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Published on 14.05.2015


HIM: If she could just be quiet for a few minutes, it would be a really peaceful show.

HER: I think he’s someone who’s only interested in having a rest.

If we were talking about Mark Twain, those of us who have reached a certain age would probably think of the mischievous little boy who accompanied us during our childhood, the fearless, curly-haired boy called Tom Sawyer. Neither could we forget his friend, Huckleberry Finn. Other people would name ‘The Prince and the Pauper’ and explain why the author is considered one of the masters of American literature.

But today I want to talk about a small (by extension) piece of work by Twain, written in 1897 and which I love. Perhaps some of you have already heard of it, thanks to the stage version that has been performed on two occasions in Spain: one interpreted by Miguel Ángel Solá and Blanca Oteyza, one of the best plays I have ever seen in my life, and the version interpreted recently by Ana Milán and Fernando Guillén Cuervo.

I’m referring to ‘Adam and Eve’s Diaries’

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The book is written like a diary and tells the story of how the first man and first woman met in Paradise. Both people give their personal view of how they began to get to know each other, the surprise at the other person’s reaction, how they were incapable of living together and how it was impossible for them to live separately.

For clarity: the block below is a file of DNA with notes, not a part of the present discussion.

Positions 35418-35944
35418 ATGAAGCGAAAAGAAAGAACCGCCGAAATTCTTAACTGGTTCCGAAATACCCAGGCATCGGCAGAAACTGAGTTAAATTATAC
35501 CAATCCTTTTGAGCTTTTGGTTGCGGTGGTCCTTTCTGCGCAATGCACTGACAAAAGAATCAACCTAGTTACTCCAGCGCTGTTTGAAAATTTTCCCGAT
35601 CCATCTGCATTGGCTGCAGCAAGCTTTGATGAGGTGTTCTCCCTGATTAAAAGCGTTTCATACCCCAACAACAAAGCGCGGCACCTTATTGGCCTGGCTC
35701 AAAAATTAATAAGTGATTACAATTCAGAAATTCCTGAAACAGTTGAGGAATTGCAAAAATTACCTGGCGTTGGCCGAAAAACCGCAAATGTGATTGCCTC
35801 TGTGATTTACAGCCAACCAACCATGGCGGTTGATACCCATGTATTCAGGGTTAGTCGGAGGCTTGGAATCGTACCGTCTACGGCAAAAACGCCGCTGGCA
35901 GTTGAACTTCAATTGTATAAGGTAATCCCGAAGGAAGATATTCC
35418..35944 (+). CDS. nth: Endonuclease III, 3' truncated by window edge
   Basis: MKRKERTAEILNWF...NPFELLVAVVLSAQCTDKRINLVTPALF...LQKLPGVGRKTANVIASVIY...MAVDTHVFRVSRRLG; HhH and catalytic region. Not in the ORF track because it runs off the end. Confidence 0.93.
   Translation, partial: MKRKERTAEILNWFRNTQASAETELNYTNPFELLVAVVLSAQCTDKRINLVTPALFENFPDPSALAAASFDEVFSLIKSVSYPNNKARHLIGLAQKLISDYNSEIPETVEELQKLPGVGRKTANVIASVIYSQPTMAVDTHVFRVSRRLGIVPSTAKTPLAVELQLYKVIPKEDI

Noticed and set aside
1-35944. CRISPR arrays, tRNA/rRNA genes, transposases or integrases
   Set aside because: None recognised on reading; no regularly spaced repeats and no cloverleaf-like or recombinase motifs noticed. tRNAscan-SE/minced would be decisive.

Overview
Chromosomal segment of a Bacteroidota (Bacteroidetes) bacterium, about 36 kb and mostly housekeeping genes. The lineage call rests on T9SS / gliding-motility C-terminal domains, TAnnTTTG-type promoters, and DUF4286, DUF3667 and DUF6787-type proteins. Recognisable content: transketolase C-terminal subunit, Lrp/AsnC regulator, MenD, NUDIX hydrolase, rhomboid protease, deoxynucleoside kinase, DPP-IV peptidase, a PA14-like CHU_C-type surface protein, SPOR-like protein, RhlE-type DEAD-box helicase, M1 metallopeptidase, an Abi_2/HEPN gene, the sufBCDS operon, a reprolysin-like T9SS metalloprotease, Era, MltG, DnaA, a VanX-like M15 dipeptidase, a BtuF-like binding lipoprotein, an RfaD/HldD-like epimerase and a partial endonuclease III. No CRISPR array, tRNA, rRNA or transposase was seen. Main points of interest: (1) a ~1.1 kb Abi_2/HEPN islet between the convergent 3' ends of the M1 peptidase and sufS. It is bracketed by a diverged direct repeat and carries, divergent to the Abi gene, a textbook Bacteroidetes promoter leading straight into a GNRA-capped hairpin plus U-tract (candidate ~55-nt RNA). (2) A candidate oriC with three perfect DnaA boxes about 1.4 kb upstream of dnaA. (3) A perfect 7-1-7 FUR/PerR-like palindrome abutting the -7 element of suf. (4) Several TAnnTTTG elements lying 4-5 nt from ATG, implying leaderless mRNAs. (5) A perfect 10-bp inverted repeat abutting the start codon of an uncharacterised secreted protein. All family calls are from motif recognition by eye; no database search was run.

It rings a bell, doesn’t it? Because centuries and centuries later… something tells me things haven’t changed…


While I’m reading (sometimes I take the book from the shelf and re-read the underlined paragraphs, phrases that need to be remembered), I smile, laugh, reflect and I put myself (yet again) in the other person’s shoes and I remember that we are not the same but, even so, it seems to work.


The style is delicate, telling us the story with sweetness and a great deal of humour. In addition, we love the edition published by Libros del Zorro Rojo (Red Fox Books). With illustrations in black and white by Francisco Meléndez, providing realism and irony; the same characteristics the protagonists have and, without a doubt, the author too. 

Pita Sopena




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